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Media centre home > News > LawSync helps tackle new-look legal profession

Issued:02/07/12

Law students and professionals will be able to respond to the biggest changes to take place in the legal profession for a generation thanks to a new project launched by Sheffield Hallam University. 

LawSync will allow students and businesses to respond creatively to the challenges of a new-look legal service marketplace by offering an online resource where new developments and opportunities can be discussed.

The Legal Services Act 2007 has turned the concept of a 'traditional law firm' on its head, creating new opportunities for businesses such as supermarkets to offer legal advice to their customers.  It has seen the UK labelled as one of the most liberalised legal professions in the world.

The regulation of legal education and training is also expected to change following the current Legal Education and Training Review (LETR) which may significantly affect the way University law degree programmes are delivered.

LawSync is one of the first projects of its kind in the UK set up to respond to the new-look legal climate.

Organisers say the project, launched by Sheffield Hallam's Department of Law, Criminology, and Community Justice, will promote a better synchronisation between law as an academic discipline, professional practice, regulatory influences, and the expectations of consumers of legal services.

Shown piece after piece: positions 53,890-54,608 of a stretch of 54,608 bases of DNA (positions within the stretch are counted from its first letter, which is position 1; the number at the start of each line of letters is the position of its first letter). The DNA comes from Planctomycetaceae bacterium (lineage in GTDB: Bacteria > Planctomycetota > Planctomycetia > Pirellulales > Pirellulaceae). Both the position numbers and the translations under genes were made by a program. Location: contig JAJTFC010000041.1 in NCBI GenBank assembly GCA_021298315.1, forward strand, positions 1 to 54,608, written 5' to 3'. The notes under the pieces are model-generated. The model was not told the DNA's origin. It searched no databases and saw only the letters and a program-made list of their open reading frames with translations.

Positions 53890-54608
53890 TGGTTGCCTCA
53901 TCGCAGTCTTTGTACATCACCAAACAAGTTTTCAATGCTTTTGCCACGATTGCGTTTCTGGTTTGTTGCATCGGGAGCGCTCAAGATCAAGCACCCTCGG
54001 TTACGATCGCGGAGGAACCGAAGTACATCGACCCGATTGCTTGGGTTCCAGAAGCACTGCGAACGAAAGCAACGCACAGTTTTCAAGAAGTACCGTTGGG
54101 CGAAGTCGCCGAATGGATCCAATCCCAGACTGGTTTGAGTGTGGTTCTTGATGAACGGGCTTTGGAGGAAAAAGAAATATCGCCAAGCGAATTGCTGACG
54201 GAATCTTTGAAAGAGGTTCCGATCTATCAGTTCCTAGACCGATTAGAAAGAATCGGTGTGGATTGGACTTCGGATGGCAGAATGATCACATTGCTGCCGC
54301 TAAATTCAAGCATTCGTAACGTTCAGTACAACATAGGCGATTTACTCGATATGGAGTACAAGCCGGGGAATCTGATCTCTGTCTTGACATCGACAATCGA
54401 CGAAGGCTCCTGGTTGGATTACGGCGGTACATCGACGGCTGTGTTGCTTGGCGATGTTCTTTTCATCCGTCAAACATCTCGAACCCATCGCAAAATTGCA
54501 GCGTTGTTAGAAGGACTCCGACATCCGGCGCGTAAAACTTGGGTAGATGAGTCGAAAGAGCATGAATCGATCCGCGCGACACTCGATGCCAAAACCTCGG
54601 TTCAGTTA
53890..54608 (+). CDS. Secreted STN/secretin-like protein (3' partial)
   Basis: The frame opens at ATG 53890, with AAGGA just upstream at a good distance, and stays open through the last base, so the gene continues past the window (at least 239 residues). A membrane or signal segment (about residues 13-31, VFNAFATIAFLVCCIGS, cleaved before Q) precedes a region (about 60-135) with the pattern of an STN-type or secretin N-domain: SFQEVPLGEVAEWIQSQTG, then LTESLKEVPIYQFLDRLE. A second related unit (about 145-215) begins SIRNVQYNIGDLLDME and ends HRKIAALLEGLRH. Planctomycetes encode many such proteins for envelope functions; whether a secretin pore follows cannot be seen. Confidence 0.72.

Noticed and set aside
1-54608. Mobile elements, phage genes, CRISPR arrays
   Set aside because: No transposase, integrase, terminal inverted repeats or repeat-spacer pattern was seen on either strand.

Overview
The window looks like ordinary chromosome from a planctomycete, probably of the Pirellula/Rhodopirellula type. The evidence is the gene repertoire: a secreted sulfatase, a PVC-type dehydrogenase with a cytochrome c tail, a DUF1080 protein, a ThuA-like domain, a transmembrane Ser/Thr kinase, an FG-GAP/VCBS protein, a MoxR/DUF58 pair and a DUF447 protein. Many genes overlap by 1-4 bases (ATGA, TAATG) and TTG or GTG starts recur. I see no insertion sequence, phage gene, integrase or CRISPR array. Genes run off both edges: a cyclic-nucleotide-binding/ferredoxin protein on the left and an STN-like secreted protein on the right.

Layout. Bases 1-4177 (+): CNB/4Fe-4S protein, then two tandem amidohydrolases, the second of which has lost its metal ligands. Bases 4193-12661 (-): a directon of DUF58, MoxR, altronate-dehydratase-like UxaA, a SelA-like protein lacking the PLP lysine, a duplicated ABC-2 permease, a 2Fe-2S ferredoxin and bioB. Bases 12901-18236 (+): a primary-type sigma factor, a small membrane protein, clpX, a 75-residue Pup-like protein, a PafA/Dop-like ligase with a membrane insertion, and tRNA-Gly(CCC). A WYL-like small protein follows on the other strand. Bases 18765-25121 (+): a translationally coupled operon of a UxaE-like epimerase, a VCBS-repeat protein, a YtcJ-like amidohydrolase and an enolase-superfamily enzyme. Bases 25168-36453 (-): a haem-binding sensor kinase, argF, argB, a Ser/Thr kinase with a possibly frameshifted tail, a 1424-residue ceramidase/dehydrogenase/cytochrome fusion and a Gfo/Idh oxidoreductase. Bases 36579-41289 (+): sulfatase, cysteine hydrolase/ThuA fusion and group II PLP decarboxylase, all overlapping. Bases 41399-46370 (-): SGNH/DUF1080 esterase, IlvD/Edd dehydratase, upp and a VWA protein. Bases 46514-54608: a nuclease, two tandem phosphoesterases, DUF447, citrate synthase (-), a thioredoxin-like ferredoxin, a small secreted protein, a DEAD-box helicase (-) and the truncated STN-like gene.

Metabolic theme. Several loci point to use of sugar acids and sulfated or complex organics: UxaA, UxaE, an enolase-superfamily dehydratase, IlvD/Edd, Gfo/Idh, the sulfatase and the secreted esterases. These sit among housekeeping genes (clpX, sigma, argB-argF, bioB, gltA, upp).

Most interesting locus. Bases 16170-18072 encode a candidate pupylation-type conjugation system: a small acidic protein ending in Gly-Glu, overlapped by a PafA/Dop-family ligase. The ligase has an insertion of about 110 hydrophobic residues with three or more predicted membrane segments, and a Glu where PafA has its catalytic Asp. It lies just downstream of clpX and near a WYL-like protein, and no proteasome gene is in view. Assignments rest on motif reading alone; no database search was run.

A teaching module will also be created that encourages students to innovate in response to developments in legal regulation, the use of technology, and consumer expectations. 

An accompanying website and blog aim to build closer relationships between students and innovators in legal services.

Law lecturer Richard Whittle, the creator of LawSync, said: "In an era when you can get legal advice from your local WH Smith and find phone applications that can potentially avoid a trip to court, it is vital that students are at the forefront of leading the change.

"This project seeks to place Sheffield Hallam at the heart of the conversation between academia and business, with a view to ensuring that students can better respond to changing market dynamics and increase job prospects in a world where many of the old rules no longer apply.

"They will be introduced to key ideas around regulation, service planning, and innovation in legal services. Examples include legal service apps, online transaction systems and novel service delivery methods.

"LawSync will help to produce graduates who are well placed to respond to the challenges in, and take advantage of, the opportunities that they will face in an evolving legal services market. "

The website is at www.LawSync.com and a Twitter page can be accessed at www.twitter.com/lawsync

For press information contact: Laurie Harvey on 0114 225 2621 or email pressoffice@shu.ac.uk